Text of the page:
I suspect that I approached this interview with Sir Brian Leveson in the wrong way.
As the press officer for the Union ushered me into a room to meet the prominent lawyer, who led the high-profile and contentious Leveson Inquiry, my head was buzzing with questions. As a student journalist, the debate which that inquiry sparked fascinates me. The effectiveness of the press regulator IPSO, the appropriateness of a Royal Charter, freedoms of the press pitted against the right to privacy – these are all emotive topics.
They remain hugely controversial given the 2011 phone-hacking scandal, the recent failure of the regulator to discipline The Sun and Katie Hopkins for that cockroaches piece, and consistent public distrust of the media.
Methods to control the press, however, also divide opinion. The Index on Censorship condemned the government plans in light of the Leveson Report of November 2012 as harmful to freedom of speech. The balancing act between ethics, state intervention and freedom of the press strike at the heart of our democracy and public sphere.
As such, I was eager to hear the opinions of the man who, as he said to me, “devoted 17 months of [his] life” to this hot topic, as Chair of the Leveson Inquiry.
I was disappointed. One thing is clear about Sir Brian Leveson: he is a lawyer through and through.
“Well done”, he said to me, after I opened with a question probing his opinions on current press regulation. “I have been asked that over the last two and a half years.” That put me in my place.
He stressed that he always gave the same answer: “I produced a report. The report speaks for itself.” Continuing, he said: “I was given, on a cross-party basis, a particular piece of work to do … It is then for government and Parliament to decide what to do about it.” Likewise, when asked about whether he thought the inquiry, which cost £5.4 million, was worthwhile, he was tight-lipped: “That’s for other people to say.”
“If you want to know what I think about future regulation of the press, read the report.”
This, I must admit, took the wind out of my sails. Leveson noticed, saying, “I’ve not done very well for you there have I?”
Appropriately, this neutrality he rigorously practiced was the recurring theme of his speaker event at the Union. Time and again, he stressed to the audience that judges “must retain political neutrality”. On the cuts to legal aid, the Human Rights Act, and any other legislation, he emphasised that the role of the law in a democracy is to “enact legislation from Parliament”. Law, he argued, did not and could not have the “loudspeaker of Health and Education” when affected by government policy.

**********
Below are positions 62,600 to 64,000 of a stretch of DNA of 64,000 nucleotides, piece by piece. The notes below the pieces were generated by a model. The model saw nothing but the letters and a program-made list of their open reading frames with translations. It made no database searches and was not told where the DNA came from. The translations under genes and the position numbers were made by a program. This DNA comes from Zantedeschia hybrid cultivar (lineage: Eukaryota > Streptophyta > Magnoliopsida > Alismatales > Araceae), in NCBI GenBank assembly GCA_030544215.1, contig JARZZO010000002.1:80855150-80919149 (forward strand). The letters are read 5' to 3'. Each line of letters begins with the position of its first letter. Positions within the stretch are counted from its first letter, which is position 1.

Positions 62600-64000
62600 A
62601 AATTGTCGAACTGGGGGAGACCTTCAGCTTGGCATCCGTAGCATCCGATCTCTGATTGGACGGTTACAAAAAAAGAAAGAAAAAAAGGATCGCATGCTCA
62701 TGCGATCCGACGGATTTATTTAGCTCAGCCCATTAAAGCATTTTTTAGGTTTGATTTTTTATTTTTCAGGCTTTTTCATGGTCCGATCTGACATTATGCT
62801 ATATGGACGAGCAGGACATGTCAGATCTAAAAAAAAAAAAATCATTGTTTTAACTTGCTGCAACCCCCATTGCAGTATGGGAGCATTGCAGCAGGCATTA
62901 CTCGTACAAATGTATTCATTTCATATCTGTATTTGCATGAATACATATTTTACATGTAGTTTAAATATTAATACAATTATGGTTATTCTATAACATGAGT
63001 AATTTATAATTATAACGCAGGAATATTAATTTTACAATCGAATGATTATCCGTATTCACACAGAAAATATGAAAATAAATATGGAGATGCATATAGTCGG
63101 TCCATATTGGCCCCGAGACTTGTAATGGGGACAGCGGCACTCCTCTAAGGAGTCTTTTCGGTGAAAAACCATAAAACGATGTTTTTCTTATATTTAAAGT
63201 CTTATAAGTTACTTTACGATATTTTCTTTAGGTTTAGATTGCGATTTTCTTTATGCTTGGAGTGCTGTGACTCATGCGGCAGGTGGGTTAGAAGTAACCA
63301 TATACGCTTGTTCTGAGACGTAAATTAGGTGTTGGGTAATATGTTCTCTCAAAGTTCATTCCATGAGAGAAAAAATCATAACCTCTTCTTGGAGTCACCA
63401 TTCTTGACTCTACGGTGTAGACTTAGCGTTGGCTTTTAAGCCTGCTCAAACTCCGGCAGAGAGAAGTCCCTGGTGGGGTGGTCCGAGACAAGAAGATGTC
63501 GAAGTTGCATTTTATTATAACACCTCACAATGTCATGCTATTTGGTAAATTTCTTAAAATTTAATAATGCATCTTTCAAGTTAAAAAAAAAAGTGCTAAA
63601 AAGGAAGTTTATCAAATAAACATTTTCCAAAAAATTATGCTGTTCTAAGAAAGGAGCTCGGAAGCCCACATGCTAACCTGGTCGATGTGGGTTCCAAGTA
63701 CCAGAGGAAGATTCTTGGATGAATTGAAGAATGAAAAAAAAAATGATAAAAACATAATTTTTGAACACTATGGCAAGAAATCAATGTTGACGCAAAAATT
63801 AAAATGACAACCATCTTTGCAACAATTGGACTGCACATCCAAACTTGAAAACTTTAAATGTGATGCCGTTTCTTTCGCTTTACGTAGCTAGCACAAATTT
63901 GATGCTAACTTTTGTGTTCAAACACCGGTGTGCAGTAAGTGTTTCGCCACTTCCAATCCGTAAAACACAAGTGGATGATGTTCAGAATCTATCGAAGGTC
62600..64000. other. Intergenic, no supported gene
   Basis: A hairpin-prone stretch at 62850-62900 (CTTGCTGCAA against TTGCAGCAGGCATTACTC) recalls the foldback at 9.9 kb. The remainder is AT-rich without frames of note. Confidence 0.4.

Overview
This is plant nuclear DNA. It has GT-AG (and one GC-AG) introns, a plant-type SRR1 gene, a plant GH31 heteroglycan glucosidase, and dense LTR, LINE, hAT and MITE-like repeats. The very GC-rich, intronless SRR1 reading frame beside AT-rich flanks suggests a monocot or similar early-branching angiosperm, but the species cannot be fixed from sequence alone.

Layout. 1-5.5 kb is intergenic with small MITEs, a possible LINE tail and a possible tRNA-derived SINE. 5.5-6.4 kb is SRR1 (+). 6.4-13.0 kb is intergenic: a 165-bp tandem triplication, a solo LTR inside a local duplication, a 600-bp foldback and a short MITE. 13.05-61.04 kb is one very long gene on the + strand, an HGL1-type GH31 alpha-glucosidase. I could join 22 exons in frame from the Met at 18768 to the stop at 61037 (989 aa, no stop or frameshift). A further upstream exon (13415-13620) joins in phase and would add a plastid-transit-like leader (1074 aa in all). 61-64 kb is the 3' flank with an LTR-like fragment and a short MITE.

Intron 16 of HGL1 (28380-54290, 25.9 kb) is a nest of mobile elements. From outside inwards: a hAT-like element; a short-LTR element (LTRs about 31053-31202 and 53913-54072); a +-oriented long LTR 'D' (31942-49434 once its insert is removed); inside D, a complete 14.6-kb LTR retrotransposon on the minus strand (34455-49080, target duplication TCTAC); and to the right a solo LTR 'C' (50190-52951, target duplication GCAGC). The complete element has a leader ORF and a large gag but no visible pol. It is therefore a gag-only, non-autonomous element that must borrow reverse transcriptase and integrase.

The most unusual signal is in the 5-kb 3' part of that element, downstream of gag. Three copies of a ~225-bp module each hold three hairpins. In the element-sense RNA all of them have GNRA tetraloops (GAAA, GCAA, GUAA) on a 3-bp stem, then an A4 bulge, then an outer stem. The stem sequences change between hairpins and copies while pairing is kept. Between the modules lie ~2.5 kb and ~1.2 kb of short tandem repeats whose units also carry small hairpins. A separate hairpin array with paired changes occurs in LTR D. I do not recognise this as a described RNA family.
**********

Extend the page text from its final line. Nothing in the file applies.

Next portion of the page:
“Our decisions as judges have to follow the law. That’s how democracy works.”
Yet, it is clear that Leveson is not some thoughtless drone – he does have positions. When I pushed him, asking whether he had an opinion on my questions, he repeatedly said “Of course I do!” During the speaker event, he cryptically commented: “I follow events with interest.” Legal decisions, he conceded, had a “political impact”. On legal aid, he admitted: “I am concerned about access to justice”, and outlined how he believed the profession should make efficiencies to try ensure it.
Also, during the interview, I asked him about tuition fees, given his position as Chancellor of Liverpool John Moore University. Here, he did give some ground: “I’m very concerned about the extent to which life for students is made more difficult, more costly, and creates more of a burden upon them for the future.
“Leaving university in substantial debt is to my mind very serious problem”. Again, however, he declined to comment on specific policies and political positions.
Leveson was more emotive when discussing his reviewing of the case of one of the last men to be executed in Britain, James Hanratty. He unambiguously rejected the death penalty: “I am absolutely opposed to capital punishment and I always have been.”
This, then, poses an interesting conundrum. If the legal profession must remain politically neutral, yet as lawyers obviously have their own moral, ethical and political positions, what happens when these clash? An audience member picked up on this as well, and posed the question to Leveson.
He paused for a number of seconds before responding: “That is a hypothetical scenario, but it has been a subject of debate, specifically around the legal profession in Germany during the second world war.
“I don’t know what I would do. I think I might resign, and say I cannot do that job, but I really don’t know.”